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During a recent D&D game, a question came up about friction in the game mechanics between the resource-management portion of play — that is, the selection and deployment of daily powers — and the vagaries of random chance. Does it suck too much to have a daily power wasted on a bad die roll? Isn’t the daily power a resource the player should be able to spend and not be usurped by random chance? Doesn’t risk undermine the player’s resource management? Doesn’t it rob meaning from the decisions made in the design of a meaningful play turn for the PC?

I say this as the player of a Warlord with the daily power called Lead the Attack, which grants a nice fat bonus to hit to potentially the entire party if I hit with it, in addition to doing three times the weapon damage. If I miss, it adds an anemic +1 to hit and leaves the Warlord without his most useful contribution to the party — without that power, my Warlord is a meager martial combatant with the ability to occasionally shift someone one square or so. (In contrast, our fighter can shift another character a number of squares equal to their full speed — why isn’t that a Warlord power?)

My immediate response is: No. Risk doesn’t undermine the choice, because the risk is apparent. Risk must be part of the equation the player finagles when selecting when and how to use a power. The game isn’t one of resource management but of risk management, with resources involved.

If that doesn’t fly for you, though, think about this untested mod for the game:

Roll the die at the beginning of your turn and then select the power, attack, or Skill you want to employ using that number.

Thus, when your turn comes around, you roll a d20 and use the number generated to determine what course of action you want to take. Say you roll a 14, which you think is enough to hit the AC of the monster you’re facing. You therefore choose to try out an encounter power, much more confident that you’re going to hit with it. If you miss, it’s because you underestimated your enemy’s defenses — the choice was truly yours. As combat goes on, and a monster’s defenses are gradually determined by watching hits and misses go by, the player doesn’t choose when to employ a daily power and then hope to get lucky; instead, he waits around for a die roll good enough to warrant unleashing that daily.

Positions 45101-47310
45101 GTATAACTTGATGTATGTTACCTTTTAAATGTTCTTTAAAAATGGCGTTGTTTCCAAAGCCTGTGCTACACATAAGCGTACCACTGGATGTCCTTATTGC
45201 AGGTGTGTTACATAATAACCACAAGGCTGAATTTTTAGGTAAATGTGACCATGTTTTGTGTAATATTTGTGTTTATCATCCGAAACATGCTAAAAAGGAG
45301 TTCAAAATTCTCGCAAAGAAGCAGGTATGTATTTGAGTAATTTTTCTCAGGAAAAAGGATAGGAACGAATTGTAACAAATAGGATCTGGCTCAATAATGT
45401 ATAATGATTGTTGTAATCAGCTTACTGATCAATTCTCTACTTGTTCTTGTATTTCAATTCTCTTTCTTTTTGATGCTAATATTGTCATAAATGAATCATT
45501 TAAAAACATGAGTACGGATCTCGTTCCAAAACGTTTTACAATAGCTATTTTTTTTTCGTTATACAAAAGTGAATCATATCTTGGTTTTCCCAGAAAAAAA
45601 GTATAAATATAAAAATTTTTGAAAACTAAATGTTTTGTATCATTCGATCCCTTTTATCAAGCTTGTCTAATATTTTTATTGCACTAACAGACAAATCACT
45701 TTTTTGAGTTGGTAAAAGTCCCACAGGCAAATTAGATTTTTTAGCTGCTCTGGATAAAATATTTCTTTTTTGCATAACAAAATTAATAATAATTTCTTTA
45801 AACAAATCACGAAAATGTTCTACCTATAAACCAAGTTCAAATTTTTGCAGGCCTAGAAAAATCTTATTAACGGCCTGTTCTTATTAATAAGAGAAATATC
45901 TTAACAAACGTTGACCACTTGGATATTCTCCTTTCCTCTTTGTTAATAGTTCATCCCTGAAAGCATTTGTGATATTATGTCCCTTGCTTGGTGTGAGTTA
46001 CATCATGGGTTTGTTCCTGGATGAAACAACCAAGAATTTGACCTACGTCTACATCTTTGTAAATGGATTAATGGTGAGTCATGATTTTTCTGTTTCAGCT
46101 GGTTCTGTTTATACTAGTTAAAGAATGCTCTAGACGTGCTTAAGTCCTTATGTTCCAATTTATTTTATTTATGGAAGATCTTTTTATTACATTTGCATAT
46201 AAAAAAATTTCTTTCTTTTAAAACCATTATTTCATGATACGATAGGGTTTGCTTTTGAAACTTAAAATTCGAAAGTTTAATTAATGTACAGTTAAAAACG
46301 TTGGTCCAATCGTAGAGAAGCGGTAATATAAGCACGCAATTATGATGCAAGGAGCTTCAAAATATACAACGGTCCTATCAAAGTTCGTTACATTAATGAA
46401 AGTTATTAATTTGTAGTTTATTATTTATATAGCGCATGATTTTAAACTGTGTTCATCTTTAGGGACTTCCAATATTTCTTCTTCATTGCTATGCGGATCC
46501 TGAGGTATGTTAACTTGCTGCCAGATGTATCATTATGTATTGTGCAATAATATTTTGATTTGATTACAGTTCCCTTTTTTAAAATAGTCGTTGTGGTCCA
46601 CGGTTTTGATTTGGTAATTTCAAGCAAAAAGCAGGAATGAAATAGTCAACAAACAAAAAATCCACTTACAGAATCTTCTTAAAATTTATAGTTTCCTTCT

Does this work? I don’t know. I haven’t tried it yet. It seems to me, though, that it subtracts the visceral rush of risk when using a daily power — the chance that it might fail — and potentially leads to a lot of waiting around on the player’s part. You know that feeling when you declare you’re about to use a daily power? Is it worse to have that feeling of participation and adventure undermined by a bad die roll, or is it worse to lose that feeling altogether as the bad die rolls come at the top of the turn and shut down the player’s options?

In other words, is it worth shifting suspense around for the sake of making PCs appear competent?

Alternately, think of it as roleplaying the information given to you by the dice — the roll informs the player early what quality of action he has forthcoming and the player selects an action that dramatizes it. Not every action is equal, still, but the player knows in advance whether he’s about to begin a turn of excellence, mediocrity, or woe. Then he takes an action to match.

This is what I do when making things like Diplomacy checks, sometimes. The idea being that it undermines a character too much to have the player give a decent speech or find a solid argument and then see that performance undercut by a natural 2 on the die. Instead, I sometimes have players roll their Diplomacy (or Intimidate, or whatever) check first, and then roleplay the result. It asks dramatic questions like, “How could your character mess this up?” or “What does a brilliant diplomatic maneuver look like from your character?” instead of using the die result to randomly determine whether or not the target NPC is, say, somehow offended by a perfectly reasonable argument.

But can this be shifted to combat? Let’s see. I think I’m going to give this a shot in my D&D game tonight and report back to you tomorrow.

Here’s the rough rules I’m anticipating:

  • Roll a d20 — this number determines the quality of a standard action for this turn. If it’s a lousy roll, the player is free to simply not take a standard action or to attempt something that does not require the roll (like shifting twice).
  • The roll can be applied to a move action (e.g. an Athletics check) [only if a standard action is not taken?].
  • The roll cannot be used when making a saving throw.

I’ll be using a brief in-setting excuse for the game-rule experiment (a flash of divining magic gives the characters the temporary power of foresight, maybe), but — and this is important — I don’t think it’s necessary. The characters don’t need an excuse to appear more competent, necessarily. They’re adventurers. It’s fine if they appear competent.